I’m still scratching my head as to why two friends recommended I see this film. They just raved about it. It sure isn’t my cup of tea. Starring Clint Eastwood, who also directed and produced it, Gran Torino shows Walt Kowalski, a tough curmudgeon whose wife has died who’s just a pain in the neck to his two sons and grandkids and neighbors. The person he’s closest with, and he isn’t that close to, is his barber, with whom he trades insults and profanity. There’s young, out-of-step priest who tries to connect with Walt, but the grouch has no patience for this cookie-cutter stereotype.
Next door to Walt live a family of Hmong refugees, whose lives Walt is forced to become involved with. A gang of about 5 Hmong guys terrorize the neighborhood. Walt’s teenage neighbor Thao is a bit wimpy and thus a target for his cousin’s gang. The gang forces Thao to try to steal Walt’s classic 1970s Gran Torino, but Thao is caught. When Walt sees the extent of how Thao gets pushed around by the thugs, the teaches the boy how to “man up.” All this moves to a showdown between Walt and the gang.
I felt all the actors overdid it. There wasn’t one subtle role. Too bad Toshio Mifune’s not around to teach how to be tough and subtle. The only natural performance came from Ahney Her who played Thao’s sister.
Replete with stereotypes and clichés, I couldn’t buy what I was seeing. Except for the end, Walt is in a foul mood about everything. Everything. I’ve seen this sort of grump in bad movies but never in real life.
There’s a good message about sacrifice and breaking through one’s racism, but since few are as biased as Walt, most audience members will just see themselves as better than the hero rather than in the same moral boat. I don’t need that. The Two of Us is a much better movie about racism. Yojimbo is a better film for action and defeating a gang.
The Seventh Most Violent Neighborhood in Chicago is my father’s old neighborhood, South Shore. All of these are tough to watch because but this is the one neighborhood I have memories of. My grandparents lived here up till the 70’s and we’d visit often. Their apartment was near Rainbow Beach.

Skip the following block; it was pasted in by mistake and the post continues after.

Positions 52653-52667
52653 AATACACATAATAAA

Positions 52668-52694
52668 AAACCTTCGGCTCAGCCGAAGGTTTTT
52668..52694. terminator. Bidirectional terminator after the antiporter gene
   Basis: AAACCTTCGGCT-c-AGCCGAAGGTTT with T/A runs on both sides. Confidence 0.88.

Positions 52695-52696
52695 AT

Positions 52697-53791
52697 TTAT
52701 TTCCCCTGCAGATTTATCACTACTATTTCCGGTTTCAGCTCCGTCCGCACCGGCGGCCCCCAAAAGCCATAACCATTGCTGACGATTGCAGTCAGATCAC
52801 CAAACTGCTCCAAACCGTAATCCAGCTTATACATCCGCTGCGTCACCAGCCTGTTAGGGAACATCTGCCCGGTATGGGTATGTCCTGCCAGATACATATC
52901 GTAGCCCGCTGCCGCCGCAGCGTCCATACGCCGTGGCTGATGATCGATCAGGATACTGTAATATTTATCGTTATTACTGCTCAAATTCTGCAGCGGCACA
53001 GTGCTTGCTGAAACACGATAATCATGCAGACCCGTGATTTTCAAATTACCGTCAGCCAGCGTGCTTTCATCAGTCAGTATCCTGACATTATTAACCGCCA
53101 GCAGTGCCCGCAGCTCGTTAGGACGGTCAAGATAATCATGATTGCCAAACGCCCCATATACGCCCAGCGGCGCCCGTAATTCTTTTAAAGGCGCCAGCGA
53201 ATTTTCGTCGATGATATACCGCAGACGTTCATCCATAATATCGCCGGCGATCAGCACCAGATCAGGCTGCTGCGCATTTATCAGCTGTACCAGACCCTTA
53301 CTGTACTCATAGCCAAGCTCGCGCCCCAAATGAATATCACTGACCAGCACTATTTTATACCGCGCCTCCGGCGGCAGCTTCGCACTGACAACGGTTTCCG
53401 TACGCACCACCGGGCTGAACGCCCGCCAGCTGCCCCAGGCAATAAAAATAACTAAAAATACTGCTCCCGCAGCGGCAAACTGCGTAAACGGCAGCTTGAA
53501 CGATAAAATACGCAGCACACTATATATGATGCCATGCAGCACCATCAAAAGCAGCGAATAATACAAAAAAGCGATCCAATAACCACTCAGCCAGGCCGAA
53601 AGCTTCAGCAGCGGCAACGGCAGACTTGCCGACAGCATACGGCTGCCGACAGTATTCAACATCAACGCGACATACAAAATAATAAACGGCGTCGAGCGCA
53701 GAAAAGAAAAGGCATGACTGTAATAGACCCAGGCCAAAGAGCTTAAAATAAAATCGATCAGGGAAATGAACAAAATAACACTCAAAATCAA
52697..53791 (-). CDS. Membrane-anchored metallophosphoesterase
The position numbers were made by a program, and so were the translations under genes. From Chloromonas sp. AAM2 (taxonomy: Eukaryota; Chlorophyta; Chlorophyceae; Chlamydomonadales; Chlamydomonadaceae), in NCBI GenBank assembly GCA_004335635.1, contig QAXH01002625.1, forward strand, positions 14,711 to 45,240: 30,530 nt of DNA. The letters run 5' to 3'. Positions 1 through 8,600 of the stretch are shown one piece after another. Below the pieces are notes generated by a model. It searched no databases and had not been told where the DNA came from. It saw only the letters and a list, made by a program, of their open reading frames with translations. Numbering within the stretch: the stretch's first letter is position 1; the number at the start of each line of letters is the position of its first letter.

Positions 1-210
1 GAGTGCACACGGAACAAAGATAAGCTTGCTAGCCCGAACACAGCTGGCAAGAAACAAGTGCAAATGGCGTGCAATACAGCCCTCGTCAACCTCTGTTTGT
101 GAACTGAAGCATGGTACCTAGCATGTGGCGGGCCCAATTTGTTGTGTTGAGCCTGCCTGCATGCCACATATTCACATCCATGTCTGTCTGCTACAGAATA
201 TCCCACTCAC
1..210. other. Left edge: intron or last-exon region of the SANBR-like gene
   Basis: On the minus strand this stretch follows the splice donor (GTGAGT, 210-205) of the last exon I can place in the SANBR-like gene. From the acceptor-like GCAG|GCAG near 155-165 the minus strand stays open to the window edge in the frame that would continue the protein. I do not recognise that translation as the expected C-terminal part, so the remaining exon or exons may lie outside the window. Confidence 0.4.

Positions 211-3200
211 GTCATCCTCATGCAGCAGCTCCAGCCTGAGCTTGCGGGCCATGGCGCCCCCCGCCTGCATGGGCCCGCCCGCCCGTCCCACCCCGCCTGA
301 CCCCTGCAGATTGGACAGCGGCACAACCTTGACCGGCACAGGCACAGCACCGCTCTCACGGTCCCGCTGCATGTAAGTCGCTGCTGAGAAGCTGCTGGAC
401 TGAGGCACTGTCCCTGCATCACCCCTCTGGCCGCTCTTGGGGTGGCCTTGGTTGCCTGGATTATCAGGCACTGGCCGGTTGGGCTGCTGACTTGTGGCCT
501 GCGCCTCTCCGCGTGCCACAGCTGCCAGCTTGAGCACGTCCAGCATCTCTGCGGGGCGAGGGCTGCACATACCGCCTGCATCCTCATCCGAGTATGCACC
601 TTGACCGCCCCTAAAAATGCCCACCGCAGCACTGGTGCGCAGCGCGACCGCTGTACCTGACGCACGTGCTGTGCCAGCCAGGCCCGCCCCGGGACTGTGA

By the way, Barak and Michelle Obama held their wedding reception at the South Shore Country Club.
My brother just told me about this series of short documentaries looking at the tragedy of violence in parts of Chicago. Each focuses on one of the 10 Most Violent Neighborhoods in the Second City. Back of the Yards is number 10.
I agree with the reporter than if you don’t understand the problem, you can’t solve it.
After a top notch look at the hospitals caring for the shooting victims in Chicago, CBS Evening News interviewed Rahm Emanuel about the increased murder rate this summer. I found the piece disappointing. Since I live near Chicago, I know the statistics and the stories, such as seven year old Heaven Sutton’s murder. She was caught in the crossfire while she was selling snow cones and candy on the street with her grandma.
One shortcoming of the interview was its brevity. It seemed to last 2 minutes so by the time the problem was identified and Emanuel clarified Scott Pelley‘s depiction to his own liking as politicians do, there was little time to discuss how to address this problem. The other big problem was that Pelley just played softball with the mayor, whose chief of police is cutting the budget so that while in the past, when the murder rate went down, Chicago had 5 detective units, it now has 3. Also while after a shooting police strike force would move in, now they don’t.
Emanuel didn’t say much specific. He defended his new chief in spite of the poor results. He also went on a tangent about how it’s all about values and called for gang bangers to step away from children so that they don’t get hurt. His call seems unrealistic. Why would you assume a criminal is going to make it easier for someone shooting him to get shot? It’s incredibly naïve to appeal to a sense of valor. While the problem, like all crime, is a matter of morality, Emanuel had no plan on how to inculcate values. Pelley didn’t bother to question him on that. Pure softball.
Perhaps it’s not a national issue so Pelley went easy on Emanuel. Yet if it’s not a national story it doesn’t belong on CBS Evening News. I wish Pelley would watch the BBC’s Hard Talk to sharpen his interviewing skills.
Marin conducting a different interview
Later Chicago Tonight did a splendid job on the same issue. Elizabeth Bracken recapped the issue and Carol Marin interviewed two aldermen, who’ve come forward questioning the new police strategy. Marin asked all the right questions and the interview never felt like a T-ball game. Pelley can attain this level and should.